Buti, Messori, 11 April 2022

The EU’s domestic and international agendas are usually discussed in various forums. Given the fallout from the Covid crisis and the dramatic consequences of the Russian invasion of Ukraine, this column argues that these agendas should eventually merge. A central fiscal capacity is a key element for reconciling the EU’s domestic and international goals. Domestically, it would help achieve a balanced policy mix and ensure an adequate supply of European public goods, and globally it would give credibility to the geo-economic role of the EU. 

Breinlich, Leromain, Novy, Sampson, 11 April 2022

Import liberalisation brings down import costs and increases competition. But with scale economies, import liberalisation can also reduce the productivity of domestic industry by shrinking its scale, leading to lower exports.  As this column shows, evidence from the permanent normalisation of US trade relations with China in the early 2000s reveals that increased Chinese import competition indeed reduced US exports through this channel, implying the presence of industry-level scale economies in the US. Nevertheless, aggregate US openness still increased and the liberalisation raised US welfare.

Arendt, Dustmann, Ku, 10 April 2022

Many countries are considering reforms to their asylum procedures, particularly those policies that equip refugees for the labour market and manage their financial support. This column brings together evidence from four decades of Danish refugee policies and identifies two policies whose benefits have outweighed their costs: allowing refugees to choose where they settle, and labour market programmes that increase investment in language skills. Policies that emphasise early job-training, regulate access to welfare benefits, or use permanent-residency incentives, on the other hand, create long-run disadvantages for some migrants.

Barrios-Fernández, García-Hombrados, 09 April 2022

Between 30% and 50% of individuals sentenced to prison are reincarcerated in the two years after their release. Neighbourhood institutions that former inmates encounter after prison may play a role in encouraging crime desistance. This column examines the link between Evangelical church openings in Chile and reincarceration rates in the surrounding neighbourhoods. The opening of an Evangelical church in the neighbourhood significantly reduces 12-month reincarceration rates among recently released young inmates, suggesting that local institutions can provide a support network that helps former inmates cope and find work.

Berlanda, Cervellati, Esposito, Rohner, Sunde, 09 April 2022

Adverse health shocks fuel discontent. Social unrest can be driven by grievances with the provision of local public services. This column examines the effect of a large-scale health intervention – the expansion of HIV antiretroviral therapy – on violent events throughout Africa. Where the treatment was expanded, incidents of social violence dropped substantially at both country and sub-national levels. This finding shows that successful public health interventions can yield legitimacy to the state, help build trust, and serve as a ‘medicine’ against both ill health and conflict.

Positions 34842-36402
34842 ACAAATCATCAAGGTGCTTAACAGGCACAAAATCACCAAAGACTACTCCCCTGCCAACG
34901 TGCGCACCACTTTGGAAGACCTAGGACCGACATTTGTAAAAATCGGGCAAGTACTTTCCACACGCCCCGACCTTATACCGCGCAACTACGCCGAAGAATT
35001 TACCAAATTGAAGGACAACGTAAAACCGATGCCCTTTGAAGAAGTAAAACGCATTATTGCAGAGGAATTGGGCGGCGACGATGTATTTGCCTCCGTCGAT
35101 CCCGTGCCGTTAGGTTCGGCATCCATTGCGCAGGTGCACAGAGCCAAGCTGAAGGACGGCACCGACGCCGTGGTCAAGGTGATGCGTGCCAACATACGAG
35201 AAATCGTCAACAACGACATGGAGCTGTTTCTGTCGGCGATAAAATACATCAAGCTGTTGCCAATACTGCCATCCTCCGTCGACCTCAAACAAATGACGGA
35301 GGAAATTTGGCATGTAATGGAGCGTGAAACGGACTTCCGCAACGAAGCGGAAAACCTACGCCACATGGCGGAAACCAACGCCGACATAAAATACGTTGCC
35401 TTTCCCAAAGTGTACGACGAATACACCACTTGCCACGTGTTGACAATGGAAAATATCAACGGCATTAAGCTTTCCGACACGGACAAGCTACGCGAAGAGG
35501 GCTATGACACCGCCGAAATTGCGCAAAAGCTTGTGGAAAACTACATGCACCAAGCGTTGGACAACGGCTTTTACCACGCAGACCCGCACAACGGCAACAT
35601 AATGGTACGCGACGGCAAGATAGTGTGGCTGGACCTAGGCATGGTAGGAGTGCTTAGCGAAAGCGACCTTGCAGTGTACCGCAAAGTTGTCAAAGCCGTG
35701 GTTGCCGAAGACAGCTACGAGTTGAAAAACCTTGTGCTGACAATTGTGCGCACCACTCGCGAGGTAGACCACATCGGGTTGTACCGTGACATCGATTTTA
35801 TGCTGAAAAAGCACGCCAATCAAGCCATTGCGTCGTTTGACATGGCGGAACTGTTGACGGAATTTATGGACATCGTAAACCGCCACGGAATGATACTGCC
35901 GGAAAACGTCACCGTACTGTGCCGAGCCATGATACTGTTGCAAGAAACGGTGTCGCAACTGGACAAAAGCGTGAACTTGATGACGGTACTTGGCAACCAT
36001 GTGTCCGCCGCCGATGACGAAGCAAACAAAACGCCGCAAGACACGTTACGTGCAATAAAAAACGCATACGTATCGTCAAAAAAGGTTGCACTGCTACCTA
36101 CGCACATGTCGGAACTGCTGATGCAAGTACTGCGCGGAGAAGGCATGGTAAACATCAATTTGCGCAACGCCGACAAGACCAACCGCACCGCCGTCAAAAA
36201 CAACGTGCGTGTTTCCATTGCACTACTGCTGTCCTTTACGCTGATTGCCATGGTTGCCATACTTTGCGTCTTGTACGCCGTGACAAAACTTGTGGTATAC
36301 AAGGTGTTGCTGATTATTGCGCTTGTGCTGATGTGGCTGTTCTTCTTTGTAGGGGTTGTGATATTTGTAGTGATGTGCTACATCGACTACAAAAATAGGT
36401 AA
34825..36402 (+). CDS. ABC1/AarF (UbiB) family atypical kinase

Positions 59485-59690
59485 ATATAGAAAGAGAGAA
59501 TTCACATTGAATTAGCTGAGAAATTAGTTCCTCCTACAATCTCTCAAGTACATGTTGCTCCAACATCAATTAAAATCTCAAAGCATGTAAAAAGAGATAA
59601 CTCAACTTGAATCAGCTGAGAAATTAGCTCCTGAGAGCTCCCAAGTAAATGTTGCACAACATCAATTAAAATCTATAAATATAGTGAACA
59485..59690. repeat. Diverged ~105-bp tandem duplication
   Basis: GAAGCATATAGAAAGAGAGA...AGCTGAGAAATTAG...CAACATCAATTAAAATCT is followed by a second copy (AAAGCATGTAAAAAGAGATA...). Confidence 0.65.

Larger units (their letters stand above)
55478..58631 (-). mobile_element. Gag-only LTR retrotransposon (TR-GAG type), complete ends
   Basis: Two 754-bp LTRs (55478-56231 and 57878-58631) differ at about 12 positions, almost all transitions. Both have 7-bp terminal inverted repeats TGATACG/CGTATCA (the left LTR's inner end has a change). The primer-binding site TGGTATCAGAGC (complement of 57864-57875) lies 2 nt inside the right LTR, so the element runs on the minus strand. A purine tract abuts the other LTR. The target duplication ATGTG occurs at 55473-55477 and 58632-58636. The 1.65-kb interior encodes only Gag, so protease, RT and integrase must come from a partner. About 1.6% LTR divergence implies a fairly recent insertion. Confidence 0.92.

Martín Belmonte, Gelleri, Stodder, 08 April 2022

Some countries have issued their own central bank digital currencies, and many European economists favour such a currency too. This column shows that when properly designed, central bank digital currencies can help stabilise the financial and monetary system. Furthermore, a complementary currency backed by a central bank digital currency can not only compensate for the demise of commercial bank money, but it can also democratise money creation. The authors also show that complementary currencies can have higher multiplier effects on local expenditure, allow central banks to control circulation velocity, and help countries in currency crises.

Korinek, Loungani, Ostry, 08 April 2022

The large capital outflows from China since the onset of the war in Ukraine serve as a reminder of the volatility of capital flows. This column argues that the IMF’s recent acceptance of the occasional need for pre-emptive use of capital controls to increase resilience against volatile capital flows continues the welcome evolution of the international financial institution’s policies. The framework should continue to evolve to provide countries with policy space when capital flows impinge on domestic objectives (e.g. reducing inequality) or generate international spillovers.

Burlig, Jha, Preonas, 08 April 2022

Electricity blackouts continue to impose major costs on firms and households around the developing world.  There are many causes for these blackouts, including limited electricity generating capacity and failing distribution infrastructure. This column provides an additional explanation for India’s blackouts: utilities choose to purchase less electricity from the wholesale sector when procurement costs are high, leading to less electricity reaching end-users. India could reduce blackouts by making its existing fleet of power plants available to generate more often, which would require addressing ongoing inefficiencies in Indian electricity supply.

Becker, 08 April 2022

Syria, Venezuela, Ukraine: forced migration is constantly in the news, but these events have been happening for hundreds of years. Sascha Becker tells Tim Phillips about new research that is discovering the economic impact of mass displacement in history, both on refugees and on communities – and the lessons we can learn from the past.

Horn, Reinhart, Trebesch, 08 April 2022

China and Russia have built close financial ties over the past ten years, with Russia becoming the largest recipient of Belt and Road lending. Given the sums at stake, the war in Ukraine is putting China’s overseas lending portfolio at higher risk than ever before. This column argues that this is likely to make Chinese state-owned banks more cautious in extending fresh international loans and in rolling over old ones. Because China is a common lender to many developing countries, they now face the added risk of a ‘sudden stop’ in foreign lending.